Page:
I've had my Mallincam Extreme II for nearly 5 years and it has provided me many fantastic views of the universe. Without it I probably would not still be interested in astronomy as viewing faint, colorless, fuzzy patches through an eyepiece is not very interesting to me. As chronicled in this blog, the Mallincam coupled with a Lumicon Deep Sky filter, has enabled me to see many iconic celestial objects from my light polluted suburban backyard with ~ 4.8 Naked Eye Limiting Magnitude.
My astronomy interests are still aligned with video astronomy / electronically assisted astronomy. I enjoy sitting out with my scope and viewing objects in near real time. I have no ambitions to be an astro imager as spending hours post processing images is not my idea of fun. I have desired to improve the quality of my images so I could discern more details in the objects I view. So I started studying new cameras. My criteria were;
1. One Shot Color
2. Cooled to reduce noise
3. Decent sensitivity to see DSO with exposures < 4 minutes
4. Sufficient resolution to provide detailed views (I arbitrarily set minimum of 6 megapixels)
5. Large chip to provide a good field of view (at least 20 x 15 arc minutes at prime focus)
6. USB camera for both control and image download with 1 cable
7. 2" aperture minimum
8. Price of <= $ 1,500 US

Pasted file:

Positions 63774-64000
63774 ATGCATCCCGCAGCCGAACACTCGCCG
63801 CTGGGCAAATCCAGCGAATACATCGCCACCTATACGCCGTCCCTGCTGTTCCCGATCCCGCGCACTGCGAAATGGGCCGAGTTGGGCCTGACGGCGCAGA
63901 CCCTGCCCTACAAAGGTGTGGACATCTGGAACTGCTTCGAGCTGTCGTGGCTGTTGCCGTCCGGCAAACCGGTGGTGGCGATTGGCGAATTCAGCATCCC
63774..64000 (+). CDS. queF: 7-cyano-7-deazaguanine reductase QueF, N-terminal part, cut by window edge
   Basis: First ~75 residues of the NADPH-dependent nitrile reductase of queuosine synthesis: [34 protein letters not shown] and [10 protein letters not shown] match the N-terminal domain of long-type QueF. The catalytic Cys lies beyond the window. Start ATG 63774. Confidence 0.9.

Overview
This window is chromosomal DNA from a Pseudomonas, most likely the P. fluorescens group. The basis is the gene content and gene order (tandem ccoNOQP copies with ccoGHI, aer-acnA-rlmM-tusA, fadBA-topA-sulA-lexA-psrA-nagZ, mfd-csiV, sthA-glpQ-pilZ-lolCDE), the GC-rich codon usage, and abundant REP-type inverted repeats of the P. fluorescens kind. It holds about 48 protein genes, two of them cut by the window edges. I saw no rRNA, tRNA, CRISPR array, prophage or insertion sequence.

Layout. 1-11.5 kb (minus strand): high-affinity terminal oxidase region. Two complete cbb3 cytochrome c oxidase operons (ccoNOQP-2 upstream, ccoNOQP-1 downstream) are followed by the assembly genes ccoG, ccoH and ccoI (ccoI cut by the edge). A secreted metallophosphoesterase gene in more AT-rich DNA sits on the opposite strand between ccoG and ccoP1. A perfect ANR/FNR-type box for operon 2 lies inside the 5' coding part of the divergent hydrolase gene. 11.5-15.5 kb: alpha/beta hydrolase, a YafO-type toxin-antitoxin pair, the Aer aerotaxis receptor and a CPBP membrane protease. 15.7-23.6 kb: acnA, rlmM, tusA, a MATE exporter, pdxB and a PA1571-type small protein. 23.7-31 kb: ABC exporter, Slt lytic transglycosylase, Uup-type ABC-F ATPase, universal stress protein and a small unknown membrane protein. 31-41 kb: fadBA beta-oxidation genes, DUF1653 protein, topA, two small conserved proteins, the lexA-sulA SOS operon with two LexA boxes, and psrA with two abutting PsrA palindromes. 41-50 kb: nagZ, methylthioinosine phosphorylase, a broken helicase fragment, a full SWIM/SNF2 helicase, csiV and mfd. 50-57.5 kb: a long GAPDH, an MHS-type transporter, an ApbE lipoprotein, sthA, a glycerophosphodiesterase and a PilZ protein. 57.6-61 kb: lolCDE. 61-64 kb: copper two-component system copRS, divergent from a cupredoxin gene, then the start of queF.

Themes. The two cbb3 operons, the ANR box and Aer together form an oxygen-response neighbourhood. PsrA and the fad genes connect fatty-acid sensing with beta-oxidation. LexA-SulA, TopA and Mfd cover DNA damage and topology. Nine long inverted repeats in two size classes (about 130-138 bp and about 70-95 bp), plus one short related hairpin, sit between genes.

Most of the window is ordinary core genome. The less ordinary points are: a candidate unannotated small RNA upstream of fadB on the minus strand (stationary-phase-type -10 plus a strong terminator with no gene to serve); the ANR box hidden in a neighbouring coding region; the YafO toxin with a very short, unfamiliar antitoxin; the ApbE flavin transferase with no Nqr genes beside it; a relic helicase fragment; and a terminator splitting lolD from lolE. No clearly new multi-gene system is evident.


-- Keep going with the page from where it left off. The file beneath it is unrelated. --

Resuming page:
I looked at several brands and quickly focused in on the new offerings by Mallincam, Atik, and ZWO. After reading posts on Cloudy Nights and the Video Astronomy Forum I zeroed in on the new ZWO ASI071MC-Cool. It hit all of my criteria and my wife purchased it for me as a retirement present.
On March 2, 2017 I received a ZWO ASI071MC-Cool today from Agena Astro. It looks to be a beautifully made camera. Pictures of the unboxing were uploaded to my Flickr account. I downloaded version 2.9 of SharpCap and installed the camera's native driver from the website. I fired up SharpCap and plugged in the camera into a USB port and the camera was sensed by the software where I could select it. I was able to take a couple of dark images (lens cap on) of varying lengths. I cracked the lens cap and saw light in the image, so I know that the camera is talking to the software. I look forward to first light for the new camera in the observatory.